5 Strong Motivating Reasons to Get Rid of Your Clutter
Monday, May 7, 2018 at 7:00AM
Linda Samuels in Letting go, Motivation, Too Much Clutter, change, clutter, decision-making, home, moving, organize, professional organizer, safe passage, stuff, transitions

As you might imagine, as a professional organizer, one of the things my clients hire me for is to help them edit the things they have collected and then organize what remains. They often refer to their stuff as clutterBy the time they contact me, they are highly motivated to release the excess (as in they want it gone yesterday.) I’ve noticed that certain motivators make the editing process easier and faster. In recent months, the five motivators described below are the ones I’ve encountered most frequently.

There are a few common threads, which make these motivators especially effective. Each motivator possesses a clear “why.” This clarity makes decision-making easier to determine which things they want or no longer want in their life. Secondly, these five motivators have deadlines, which add a time pressure or incentive to be more decisive and speedy in the decluttering process. Lastly, they all involve a significant change. While there might be some fear involved in change, there can also be excitement and opportunity, which serves as a great driver.

 

5 Strong Motivators For Releasing Your Clutter 

 

1. Moving When you’re preparing to move, letting go of the unessential, enables you to start with a clean slate in your next place. Whether you’re downsizing, upsizing, or right sizing, the moving incentive works beautifully for getting you to evaluate your belonging and excess clutter. For example, if you’re moving to a home with 50% less space, you can use that editing formula as a guide and reduce your current possessions by half. Moving, even if to a larger space, still provides a great opportunity to evaluate, edit and decide which things have meaning and which do not.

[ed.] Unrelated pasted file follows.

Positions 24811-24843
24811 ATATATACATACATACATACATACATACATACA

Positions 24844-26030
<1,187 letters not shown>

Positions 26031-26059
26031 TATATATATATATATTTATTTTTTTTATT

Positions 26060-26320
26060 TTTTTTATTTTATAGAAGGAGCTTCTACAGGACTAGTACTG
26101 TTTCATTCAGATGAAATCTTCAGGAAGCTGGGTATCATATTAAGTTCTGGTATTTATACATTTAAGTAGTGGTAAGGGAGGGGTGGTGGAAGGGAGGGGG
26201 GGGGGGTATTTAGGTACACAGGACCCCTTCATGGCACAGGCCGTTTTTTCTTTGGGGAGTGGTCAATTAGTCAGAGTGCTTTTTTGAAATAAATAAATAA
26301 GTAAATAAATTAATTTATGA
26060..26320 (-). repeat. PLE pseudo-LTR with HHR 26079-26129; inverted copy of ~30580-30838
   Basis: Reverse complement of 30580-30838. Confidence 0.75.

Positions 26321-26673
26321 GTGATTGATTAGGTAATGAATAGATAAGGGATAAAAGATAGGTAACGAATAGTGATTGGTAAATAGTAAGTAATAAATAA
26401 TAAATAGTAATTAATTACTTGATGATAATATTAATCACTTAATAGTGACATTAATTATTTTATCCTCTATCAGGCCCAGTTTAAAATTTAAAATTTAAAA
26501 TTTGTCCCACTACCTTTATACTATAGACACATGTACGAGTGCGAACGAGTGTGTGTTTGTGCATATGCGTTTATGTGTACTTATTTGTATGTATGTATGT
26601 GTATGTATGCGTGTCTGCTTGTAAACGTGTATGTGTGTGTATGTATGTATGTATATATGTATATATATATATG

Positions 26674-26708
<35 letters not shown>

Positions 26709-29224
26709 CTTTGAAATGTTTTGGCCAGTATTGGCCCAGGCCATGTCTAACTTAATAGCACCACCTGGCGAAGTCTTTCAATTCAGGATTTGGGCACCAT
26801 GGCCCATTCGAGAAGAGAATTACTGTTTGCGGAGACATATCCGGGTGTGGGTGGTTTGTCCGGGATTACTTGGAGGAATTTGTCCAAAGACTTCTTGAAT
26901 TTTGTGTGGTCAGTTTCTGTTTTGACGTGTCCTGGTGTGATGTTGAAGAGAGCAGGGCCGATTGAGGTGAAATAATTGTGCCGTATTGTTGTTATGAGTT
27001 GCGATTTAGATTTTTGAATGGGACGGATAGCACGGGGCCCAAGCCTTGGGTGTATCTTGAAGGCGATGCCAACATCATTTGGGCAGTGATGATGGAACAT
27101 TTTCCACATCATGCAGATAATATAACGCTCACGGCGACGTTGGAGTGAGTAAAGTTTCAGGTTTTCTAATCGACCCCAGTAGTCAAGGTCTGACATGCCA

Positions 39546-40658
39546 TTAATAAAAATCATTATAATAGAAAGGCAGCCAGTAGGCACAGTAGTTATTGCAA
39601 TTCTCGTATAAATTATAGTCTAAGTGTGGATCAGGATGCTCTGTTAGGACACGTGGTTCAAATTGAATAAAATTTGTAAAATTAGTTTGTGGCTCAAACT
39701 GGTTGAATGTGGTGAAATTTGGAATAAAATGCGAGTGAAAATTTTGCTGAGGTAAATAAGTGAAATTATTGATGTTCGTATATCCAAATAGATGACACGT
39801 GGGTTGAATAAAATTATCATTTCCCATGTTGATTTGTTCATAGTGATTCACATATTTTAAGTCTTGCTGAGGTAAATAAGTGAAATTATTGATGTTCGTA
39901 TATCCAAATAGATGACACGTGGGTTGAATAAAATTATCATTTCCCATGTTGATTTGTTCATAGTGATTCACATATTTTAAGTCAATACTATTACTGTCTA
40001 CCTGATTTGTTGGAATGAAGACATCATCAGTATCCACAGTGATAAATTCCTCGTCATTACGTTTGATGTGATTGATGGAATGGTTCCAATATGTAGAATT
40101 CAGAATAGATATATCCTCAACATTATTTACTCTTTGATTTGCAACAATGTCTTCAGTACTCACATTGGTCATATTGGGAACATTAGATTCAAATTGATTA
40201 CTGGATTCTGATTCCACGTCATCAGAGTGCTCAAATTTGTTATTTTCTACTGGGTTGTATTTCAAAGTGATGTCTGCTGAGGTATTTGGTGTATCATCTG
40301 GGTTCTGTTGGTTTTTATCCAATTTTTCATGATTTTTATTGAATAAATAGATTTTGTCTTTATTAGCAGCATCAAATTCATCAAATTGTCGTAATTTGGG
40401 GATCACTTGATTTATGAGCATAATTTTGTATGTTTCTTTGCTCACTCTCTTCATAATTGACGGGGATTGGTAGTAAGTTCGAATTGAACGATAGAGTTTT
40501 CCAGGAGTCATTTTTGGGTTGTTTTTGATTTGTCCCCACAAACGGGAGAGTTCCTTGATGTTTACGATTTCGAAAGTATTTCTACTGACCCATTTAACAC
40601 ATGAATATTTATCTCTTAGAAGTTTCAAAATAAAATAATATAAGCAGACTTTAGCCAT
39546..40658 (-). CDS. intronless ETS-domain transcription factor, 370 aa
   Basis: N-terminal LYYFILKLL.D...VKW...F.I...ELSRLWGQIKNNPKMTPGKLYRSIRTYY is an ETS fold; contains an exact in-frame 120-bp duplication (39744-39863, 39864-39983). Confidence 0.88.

2. Cycling For those of you that have children leaving for college, in college, or post college, you’re in the midst of this revolving door time. I think of this phenomenon as revolving door empty nesters, where our kids cycle frequently between living home and away. These transitions can be huge motivators for letting go, editing, and decluttering. These periods of time are excellent for encouraging our children to decide what should remain or go from their childhood days. They are transitioning to adulthood and to becoming more independent. It’s also a great time for parents to imagine this new stage. While some parents like to keep their kids’ rooms in tact, others like to renovate or completely change the room’s use. Kids’ rooms might be converted to guest rooms or home offices. 

 

3. Surprising We’ve seen this more frequently in the last several years; Mother Nature has dealt us some not-so-great weather surprises. We’ve had floods, hurricanes, heavy snows, and high winds. Many of our homes have survived without experiencing loss of power or damage. However, due to the extreme weather, many more have experienced damage to our homes and possessions. As a result, major decluttering was necessary in order to make repairs or because our possessions were not salvageable. Having to face these damages also provided an opening to re-evaluate, which things were most meaningful and which things were not. The weather surprises forced us to declutter.

 

4. Ending Different than moving, clearing out a home after a loved one has died is another strong motivator to let go of clutter. In fact, it may be a time to let go of more than just clutter. It might involve releasing an entire lifetime of collected things. The pressure to clear out a home increases when you’re trying to sell it quickly. A home no one lives in can easily become a financial drain. So while clearing out a deceased loved ones home is a highly emotional process, decisions about letting go can become clearer in this situation. Giving your loved ones things safe passage is especially important. Safe passage means that you find new homes for those things you let go of that will benefit or be appreciated by the receiver of them.

 

5. Stabilizing We can experience unanticipated medical or mental health issues that quickly requires the need for a calmer, uncluttered space. Clutter can take on a draining, negative energy, especially if a person has a low clutter tolerance. For example, if an individual has compromised mobility due to a medical condition, combined with excess household clutter, this can potentially cause harm. The motivation to declutter increases rapidly when you consider it in the context of certain medical concerns. Stabilizing a space to create a safe, peaceful environment is a huge motivator.

Have you struggled with letting go of clutter? What motivates you to release those things that are no longer wanted? I’d love to hear your thoughts. Come join the conversation!

 

 

 

 

Article originally appeared on The Other Side of Organized by Linda Samuels (http://theothersideoforganized.com/).
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